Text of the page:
My cervix had opened and its stitch of promise was lost in the amniotic fluid on the floor. My babies would be born. They were too young to survive. I will never know exactly when it was that their hearts stopped beating. Matilda was born with David by my side. She delivered herself weighing a whisper over a pound.
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I had to push this time, with Matt, a young obstetrician telling me how. Nothing I had read about pregnancy had prepared me for such an event. He took Florence to join her sister. A midwife tried to persuade us to meet our daughters before they were taken to the mortuary. I also did want to, but I was too shocked, too frightened, too disbelieving.
How to talk about the things that nobody wants to talk about.
I wanted to hold on to memories of my babies when they had been alive, kicking inside me, and so did David. I washed away the births in a bubble bath while I listened to the wails of a baby in the next room and the screams of a labouring mother in another. I then stepped back into the world as a woman who had just had a miscarriage. This was a world that would struggle to understand both the physical process and the agonising nature of a lifetime of grief.
My confidence and self-worth plummeted. My anger and sadness could be so acute that at times my chest would burn and I was a difficult person to be around. A lack of adequate understanding and support for the complexity of what had happened to me contributed to my despair. I felt desperately, painfully alone.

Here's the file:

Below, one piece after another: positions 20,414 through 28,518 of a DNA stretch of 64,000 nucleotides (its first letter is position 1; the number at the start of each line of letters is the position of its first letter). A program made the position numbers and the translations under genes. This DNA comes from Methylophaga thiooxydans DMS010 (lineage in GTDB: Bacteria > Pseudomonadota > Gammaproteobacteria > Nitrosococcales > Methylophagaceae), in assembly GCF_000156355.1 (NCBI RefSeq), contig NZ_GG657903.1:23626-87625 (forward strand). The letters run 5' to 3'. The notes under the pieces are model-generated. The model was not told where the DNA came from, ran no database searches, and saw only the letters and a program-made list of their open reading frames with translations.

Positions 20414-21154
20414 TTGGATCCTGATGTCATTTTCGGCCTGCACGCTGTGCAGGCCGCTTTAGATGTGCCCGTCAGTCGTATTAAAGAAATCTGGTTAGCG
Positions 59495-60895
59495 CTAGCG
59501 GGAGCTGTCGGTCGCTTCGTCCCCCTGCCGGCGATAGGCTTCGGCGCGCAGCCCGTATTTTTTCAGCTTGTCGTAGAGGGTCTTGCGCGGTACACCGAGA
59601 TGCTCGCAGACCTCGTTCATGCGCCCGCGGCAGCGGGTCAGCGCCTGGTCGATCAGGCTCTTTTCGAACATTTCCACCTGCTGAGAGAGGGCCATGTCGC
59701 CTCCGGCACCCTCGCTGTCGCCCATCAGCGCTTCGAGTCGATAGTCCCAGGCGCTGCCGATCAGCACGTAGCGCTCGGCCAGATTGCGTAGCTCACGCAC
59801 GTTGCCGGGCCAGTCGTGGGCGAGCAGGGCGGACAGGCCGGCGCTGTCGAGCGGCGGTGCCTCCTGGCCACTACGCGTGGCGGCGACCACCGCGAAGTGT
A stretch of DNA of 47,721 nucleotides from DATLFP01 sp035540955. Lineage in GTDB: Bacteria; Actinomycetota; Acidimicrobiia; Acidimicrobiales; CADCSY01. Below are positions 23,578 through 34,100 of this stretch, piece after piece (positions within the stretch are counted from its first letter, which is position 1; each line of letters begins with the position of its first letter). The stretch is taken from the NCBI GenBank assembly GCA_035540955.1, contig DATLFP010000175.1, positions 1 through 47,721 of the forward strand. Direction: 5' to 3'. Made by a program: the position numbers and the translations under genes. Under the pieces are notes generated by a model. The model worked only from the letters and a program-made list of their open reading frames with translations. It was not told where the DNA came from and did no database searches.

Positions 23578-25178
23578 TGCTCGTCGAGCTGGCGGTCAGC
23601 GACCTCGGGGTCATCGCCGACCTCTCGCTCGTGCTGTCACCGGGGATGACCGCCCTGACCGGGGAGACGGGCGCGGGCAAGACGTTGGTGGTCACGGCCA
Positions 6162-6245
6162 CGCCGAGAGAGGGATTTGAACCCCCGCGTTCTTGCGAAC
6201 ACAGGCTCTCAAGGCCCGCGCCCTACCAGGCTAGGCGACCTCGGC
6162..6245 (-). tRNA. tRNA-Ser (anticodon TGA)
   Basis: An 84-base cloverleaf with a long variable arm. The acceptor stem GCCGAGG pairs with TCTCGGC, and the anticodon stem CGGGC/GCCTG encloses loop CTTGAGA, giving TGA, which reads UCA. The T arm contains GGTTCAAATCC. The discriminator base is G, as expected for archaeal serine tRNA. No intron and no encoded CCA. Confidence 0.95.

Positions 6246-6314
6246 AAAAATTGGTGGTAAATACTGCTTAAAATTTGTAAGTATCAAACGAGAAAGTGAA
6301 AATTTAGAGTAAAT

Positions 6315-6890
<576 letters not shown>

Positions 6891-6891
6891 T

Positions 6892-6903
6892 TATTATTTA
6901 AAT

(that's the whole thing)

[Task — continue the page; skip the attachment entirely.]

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This made for a pregnancy steeped in guilt and anxiety, and my grief struggled to find the place it really needed. Thinly spread compassion waned as my unlucky reproductive story continued: my fourth miscarriage was barely acknowledged at all by friends and family. Some wondered what all the fuss was about.
And though later miscarriages pose difficult questions about how to treat the babies who have died, miscarriages at any time can pose similar questions and carry all the hurt of a lost child.
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Until the early s, parents were routinely prevented from seeing or holding their baby after a late miscarriage or stillbirth. Sands The Stillbirth and Neonatal Death Charity , along with the Miscarriage Association, now helps parents find out where their stillborn babies may have been, or have been, buried but can face a difficult task because there is often no paper trail. I was pressurised to meet my twins and it upset me at the time. I was far too scared — of what they would look like and of having to face up to what had just happened.